When applying for medical singles after “standard room selection” before the start of the Fall semester, Wellesley College students are not guaranteed a change in housing, nor do they know when they will be able to move into a single. This was the experience of Wendy Wellesley, who remarked, “When you’re approved, you go on waitlist because there are no rooms. I just have to hope that there are rooms in the spring, but who knows?”
Wendy decided to apply for a medical single because she “need[s] her own space for mental health issues.”
“For me, [getting a medical single] is going to make my Wellesley experience an actual college experience,” they said. “Hopefully, it’ll help me deal with my mental illness and, one day, recover.”
Another student, Sofia ’23, considered applying for a medical single at the beginning of their sophomore year. They have some conditions that make them extremely sensitive to noise and light, where ordinary sounds, such as that of a car driving, footsteps outside a dorm or a phone notification are enough to wake them from deep sleep.
“It was important for me to have a space where I could always control the internal noise level of the room even if I cannot control the external environment,” they said.
Jim Wice, the director of Accessibility and Disability Resources (ADR), discussed the process of assessing whether or not students are eligible for a medical single once they apply. He explained that the Housing Accommodation Review Committee reviews each request on an “individualized assessment of need.”
Helen Wang, director of Residential Life and Housing, explained that the review committee is made up of a member of the Res Life & Housing staff along with representatives from ADR, Health Services and the Stone Center Counseling Services. All requests must be documented with evidence of a disability. Students are required to meet with either Rebecca Melville, the assistant director of ADR, or Wice for an initial intake regarding their request.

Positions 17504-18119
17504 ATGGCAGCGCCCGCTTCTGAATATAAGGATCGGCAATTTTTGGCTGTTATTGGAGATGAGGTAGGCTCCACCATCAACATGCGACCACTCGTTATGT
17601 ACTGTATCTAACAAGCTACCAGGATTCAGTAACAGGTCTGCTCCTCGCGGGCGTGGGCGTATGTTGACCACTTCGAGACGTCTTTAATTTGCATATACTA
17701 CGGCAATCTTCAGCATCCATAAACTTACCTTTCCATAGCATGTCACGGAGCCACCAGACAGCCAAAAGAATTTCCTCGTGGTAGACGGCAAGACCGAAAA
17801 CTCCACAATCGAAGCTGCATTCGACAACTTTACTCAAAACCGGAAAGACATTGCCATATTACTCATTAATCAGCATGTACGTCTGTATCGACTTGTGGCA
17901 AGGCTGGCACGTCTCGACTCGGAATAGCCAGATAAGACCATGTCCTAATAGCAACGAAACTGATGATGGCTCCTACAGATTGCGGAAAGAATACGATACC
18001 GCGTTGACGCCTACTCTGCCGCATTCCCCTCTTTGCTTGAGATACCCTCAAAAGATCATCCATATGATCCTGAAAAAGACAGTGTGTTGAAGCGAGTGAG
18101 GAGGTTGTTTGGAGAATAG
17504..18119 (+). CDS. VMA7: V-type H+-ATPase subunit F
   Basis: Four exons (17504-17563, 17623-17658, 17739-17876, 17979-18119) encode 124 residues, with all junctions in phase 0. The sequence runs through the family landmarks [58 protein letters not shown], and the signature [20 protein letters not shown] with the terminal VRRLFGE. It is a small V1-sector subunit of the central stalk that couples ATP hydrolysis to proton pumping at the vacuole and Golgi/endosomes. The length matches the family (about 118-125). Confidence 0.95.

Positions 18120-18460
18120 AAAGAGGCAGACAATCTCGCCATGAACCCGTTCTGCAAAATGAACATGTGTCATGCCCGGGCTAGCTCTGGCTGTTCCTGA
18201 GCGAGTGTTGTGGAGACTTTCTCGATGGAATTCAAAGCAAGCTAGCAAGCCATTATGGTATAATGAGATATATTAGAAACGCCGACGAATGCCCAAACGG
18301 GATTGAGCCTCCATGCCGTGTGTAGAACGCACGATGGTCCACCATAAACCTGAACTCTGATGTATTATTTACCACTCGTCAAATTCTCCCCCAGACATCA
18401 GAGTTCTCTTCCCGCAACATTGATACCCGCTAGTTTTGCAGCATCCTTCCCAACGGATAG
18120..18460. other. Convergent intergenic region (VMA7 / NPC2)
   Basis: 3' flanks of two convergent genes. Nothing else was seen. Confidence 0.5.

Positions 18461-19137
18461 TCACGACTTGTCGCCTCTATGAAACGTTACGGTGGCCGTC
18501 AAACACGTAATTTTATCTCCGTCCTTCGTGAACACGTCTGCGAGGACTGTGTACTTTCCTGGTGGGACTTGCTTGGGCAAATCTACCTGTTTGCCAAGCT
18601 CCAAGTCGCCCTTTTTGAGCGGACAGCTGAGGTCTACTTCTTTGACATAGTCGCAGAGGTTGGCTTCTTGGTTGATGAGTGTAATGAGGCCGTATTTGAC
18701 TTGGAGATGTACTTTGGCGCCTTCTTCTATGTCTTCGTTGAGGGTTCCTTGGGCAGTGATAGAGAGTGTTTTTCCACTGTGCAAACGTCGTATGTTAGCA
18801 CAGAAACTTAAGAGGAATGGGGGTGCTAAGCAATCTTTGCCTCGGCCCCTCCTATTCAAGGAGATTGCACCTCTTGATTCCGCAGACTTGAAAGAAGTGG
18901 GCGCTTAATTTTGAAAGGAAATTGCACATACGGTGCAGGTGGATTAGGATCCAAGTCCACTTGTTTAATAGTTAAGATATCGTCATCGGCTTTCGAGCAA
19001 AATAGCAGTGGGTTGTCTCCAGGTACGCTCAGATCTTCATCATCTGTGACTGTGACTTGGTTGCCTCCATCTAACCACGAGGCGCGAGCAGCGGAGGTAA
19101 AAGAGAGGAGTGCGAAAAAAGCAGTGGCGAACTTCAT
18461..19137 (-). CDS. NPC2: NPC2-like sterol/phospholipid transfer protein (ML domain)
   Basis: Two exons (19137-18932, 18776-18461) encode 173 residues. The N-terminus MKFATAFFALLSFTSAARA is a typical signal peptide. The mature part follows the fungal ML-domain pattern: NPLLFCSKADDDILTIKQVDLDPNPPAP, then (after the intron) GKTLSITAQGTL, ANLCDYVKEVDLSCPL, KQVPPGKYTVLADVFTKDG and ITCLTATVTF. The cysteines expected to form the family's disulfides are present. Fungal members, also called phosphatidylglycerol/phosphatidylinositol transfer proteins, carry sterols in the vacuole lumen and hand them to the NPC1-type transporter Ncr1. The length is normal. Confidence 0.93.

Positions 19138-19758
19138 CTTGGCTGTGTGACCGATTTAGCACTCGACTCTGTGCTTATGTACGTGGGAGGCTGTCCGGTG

“The committee then reviews information provided by the student, the intake done with ADR, and documentation to determine if there is a disability, which may be physical, mental health, as well as other major limitations to life functions, to identify what symptoms or issues may or may not be addressed by the accommodation requested or another reasonable accommodation,” Wice said.
Regarding their experiences with the process of requesting a medical single, Wendy recalls that they needed to write their own statement for the committee, as well as obtain a statement from their counselor at the Stone Center. Although they appreciate the thorough process of requesting a medical single, she also felt that the process is emotionally exhausting.
“I was forcing myself to answer every single question until I told them that it might be better for my counselor to answer for me, and I was only told that I didn’t have to answer all the questions after it was clear that I was uncomfortable,” Wendy said.
Although Sofia began reaching out to psychiatrists in Oct. 2020, they only received their documentation in June of this year. Busy studying abroad, they started the process of requesting a medical single in Oct. 2021.
“Truthfully, the process at Wellesley of applying was not difficult. What was difficult was receiving the testing to get the diagnoses and documentation that proved that I needed a medical single. I was directed to apply through AIM but the website was impossible to navigate and wouldn’t accept my information,” they said.
Instead, they met with Wice, and later received an email confirming that their request was approved and that they were placed on the waiting list for a medical single.
As of Nov. 6, both students have not been told anything about the availability of singles for the Spring 2022 semester, other than the fact that they would be on the waitlist until there was an opening. Regarding availability of medical singles, Wice stated, “There is not a specific number of singles reserved for this purpose. Each year we evaluate based upon need.”
According to Wice, it is difficult to accommodate students who are approved after the deadline, which is before standard room selection in the summer and before the start of the academic year.
“If there are alternatives that might achieve the same results and accommodate a disability in a different way, these can be discussed and pursued in coordination with residential life,” he emphasized.
Additionally, the committee said they “prioritize efforts to accommodate students who may be on the waitlist.”
Sofia relayed their feelings of frustration with the process, as it took nearly half a year to obtain the necessary documentation.
“Had I not been studying abroad, I would have missed the deadline to apply for a Fall semester medical single because I would not have had the diagnosis or documentation available,” they said. “I just wish there was another route students in that position could turn to so that their needs are met as well.”